Ncrack can now crack the Remote Desktop Protocol on all Windows versions from XP and above, with the introduction of the RDP module. Users are advised to read http://seclists.org/nmap-dev/2010/q3/450 for cracking Windows XP machines since they can’t handle many concurrent RDP connections.
Download and more info: http://nmap.org/ncrack/
WPA Cracker is a WiFi security compromiser in the cloud, running on a high-performance cluster. Send them a dump of captured network traffic and $35, and they will try 136 million passwords in 40 minutes, tops (for $17, they’ll run the same attack at half speed) — the same crack would take five days on a “contemporary desktop PC.” They also have an extended, 284 million word dictionary that you can run for $55 in 40 minutes. They’ll also use the same process to crack the passwords on encrypted ZIP archives.
A backdoor vulnerability in a Time Warner cable modem and Wi-Fi router deployed to 65,000 customers would allow a hacker to remotely access the device’s administrative menu over the web, and potentially change the settings to intercept traffic, according to a blogger who discovered the issue.
That file, it turned out, included the administrative login and password in cleartext. Chen investigated and found the same login and password could access the admin panels for every router in the SMC8014 series on Time Warner’s network , given that the routers also expose their web interfaces to the internet.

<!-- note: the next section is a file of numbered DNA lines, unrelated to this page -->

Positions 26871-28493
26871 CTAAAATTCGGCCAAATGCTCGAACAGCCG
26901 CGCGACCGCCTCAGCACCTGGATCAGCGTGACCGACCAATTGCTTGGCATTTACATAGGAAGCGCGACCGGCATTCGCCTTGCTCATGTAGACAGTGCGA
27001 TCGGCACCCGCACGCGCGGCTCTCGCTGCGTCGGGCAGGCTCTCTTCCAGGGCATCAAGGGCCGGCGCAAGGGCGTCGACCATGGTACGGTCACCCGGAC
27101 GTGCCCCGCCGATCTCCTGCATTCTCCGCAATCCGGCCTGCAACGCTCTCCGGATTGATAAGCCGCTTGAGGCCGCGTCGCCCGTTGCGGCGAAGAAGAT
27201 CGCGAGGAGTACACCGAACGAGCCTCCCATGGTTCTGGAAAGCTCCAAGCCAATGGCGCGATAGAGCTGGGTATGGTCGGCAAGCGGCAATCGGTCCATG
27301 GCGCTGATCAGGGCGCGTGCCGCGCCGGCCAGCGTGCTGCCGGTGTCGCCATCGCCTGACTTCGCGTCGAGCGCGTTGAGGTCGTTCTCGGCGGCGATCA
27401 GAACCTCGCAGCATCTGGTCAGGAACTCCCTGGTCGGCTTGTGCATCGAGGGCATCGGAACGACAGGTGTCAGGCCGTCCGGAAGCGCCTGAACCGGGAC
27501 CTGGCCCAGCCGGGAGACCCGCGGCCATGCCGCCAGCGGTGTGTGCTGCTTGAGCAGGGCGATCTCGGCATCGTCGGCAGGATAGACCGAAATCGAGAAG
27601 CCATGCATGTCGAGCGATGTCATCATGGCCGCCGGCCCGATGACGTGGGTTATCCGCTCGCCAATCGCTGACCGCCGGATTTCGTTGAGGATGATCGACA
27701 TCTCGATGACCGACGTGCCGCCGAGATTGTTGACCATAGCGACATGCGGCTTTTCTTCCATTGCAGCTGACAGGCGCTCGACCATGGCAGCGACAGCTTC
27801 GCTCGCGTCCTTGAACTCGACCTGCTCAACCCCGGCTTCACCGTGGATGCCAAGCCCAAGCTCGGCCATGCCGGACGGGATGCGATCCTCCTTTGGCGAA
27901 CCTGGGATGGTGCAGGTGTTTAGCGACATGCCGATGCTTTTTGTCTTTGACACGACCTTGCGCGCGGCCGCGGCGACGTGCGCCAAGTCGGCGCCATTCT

Lifehacker.com had an article the other day that pretty much held your hand on steps to crack a WEP password using BackTrack3. Check it out ::HERE::
ElcomSoft Co. Ltd. puts ATI and NVIDIA hardware to work accelerating the recovery of Wi-Fi passwords. The newly released Elcomsoft Wireless Security Auditor 1.0 benefits from the ability of
last-generation video cards manufactured by ATI and NVIDIA to munch numbers
faster, allowing its users to recover Wi-Fi passwords faster than ever before.
We all know Norton can’t protect you , but also Norton is sometimes a pain in the ass to uninstall , sometimes it has files you cant remove etc. But even before you get to that point you’re prompted for an uninstall passowrd? wtf? sometimes you were the person who installed it sometimes you’re not either way you don’t know the password. Here’s a simple way to bypass that problem.
The default password that should work for most of the Symantec uninstallation is “symantec“. Duh.
If the default password doesn’t work do this:
1) Go to Start -> Run and type regedit
2) Navigate to:
3) Double click on the value name “UseVPUninstallPassword” and change the value from 1 to 0
4) Close the registry and retry the uninstall.
Security researchers say they’ve developed a way to partially crack the Wi-Fi Protected Access (WPA) encryption standard used to protect data on many wireless networks.
The attack, described as the first practical attack on WPA, will be discussed at the PacSec conference in Tokyo next week. There, researcher Erik Tews will show how he was able to crack WPA encryption, in order to read data being sent from a router to a laptop computer. The attack could also be used to send bogus information to a client connected to the router.